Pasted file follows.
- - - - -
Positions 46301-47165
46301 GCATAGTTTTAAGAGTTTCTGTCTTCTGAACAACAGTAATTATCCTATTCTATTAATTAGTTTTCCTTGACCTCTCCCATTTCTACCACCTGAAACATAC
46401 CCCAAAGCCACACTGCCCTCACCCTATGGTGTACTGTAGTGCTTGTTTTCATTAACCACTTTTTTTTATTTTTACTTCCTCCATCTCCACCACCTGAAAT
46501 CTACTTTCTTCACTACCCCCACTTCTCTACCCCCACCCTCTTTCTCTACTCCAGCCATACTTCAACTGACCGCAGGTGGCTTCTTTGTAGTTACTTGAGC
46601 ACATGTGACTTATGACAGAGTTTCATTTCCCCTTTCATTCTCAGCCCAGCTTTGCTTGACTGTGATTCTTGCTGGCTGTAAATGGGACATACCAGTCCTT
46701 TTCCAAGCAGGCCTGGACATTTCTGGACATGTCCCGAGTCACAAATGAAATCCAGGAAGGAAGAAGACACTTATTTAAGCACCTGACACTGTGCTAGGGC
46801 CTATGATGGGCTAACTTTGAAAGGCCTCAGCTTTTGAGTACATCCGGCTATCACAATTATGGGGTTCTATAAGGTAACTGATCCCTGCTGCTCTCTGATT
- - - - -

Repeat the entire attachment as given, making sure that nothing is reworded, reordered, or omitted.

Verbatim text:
Positions 46301-47165
46301 GCATAGTTTTAAGAGTTTCTGTCTTCTGAACAACAGTAATTATCCTATTCTATTAATTAGTTTTCCTTGACCTCTCCCATTTCTACCACCTGAAACATAC
46401 CCCAAAGCCACACTGCCCTCACCCTATGGTGTACTGTAGTGCTTGTTTTCATTAACCACTTTTTTTTATTTTTACTTCCTCCATCTCCACCACCTGAAAT
46501 CTACTTTCTTCACTACCCCCACTTCTCTACCCCCACCCTCTTTCTCTACTCCAGCCATACTTCAACTGACCGCAGGTGGCTTCTTTGTAGTTACTTGAGC
46601 ACATGTGACTTATGACAGAGTTTCATTTCCCCTTTCATTCTCAGCCCAGCTTTGCTTGACTGTGATTCTTGCTGGCTGTAAATGGGACATACCAGTCCTT
46701 TTCCAAGCAGGCCTGGACATTTCTGGACATGTCCCGAGTCACAAATGAAATCCAGGAAGGAAGAAGACACTTATTTAAGCACCTGACACTGTGCTAGGGC
46801 CTATGATGGGCTAACTTTGAAAGGCCTCAGCTTTTGAGTACATCCGGCTATCACAATTATGGGGTTCTATAAGGTAACTGATCCCTGCTGCTCTCTGATT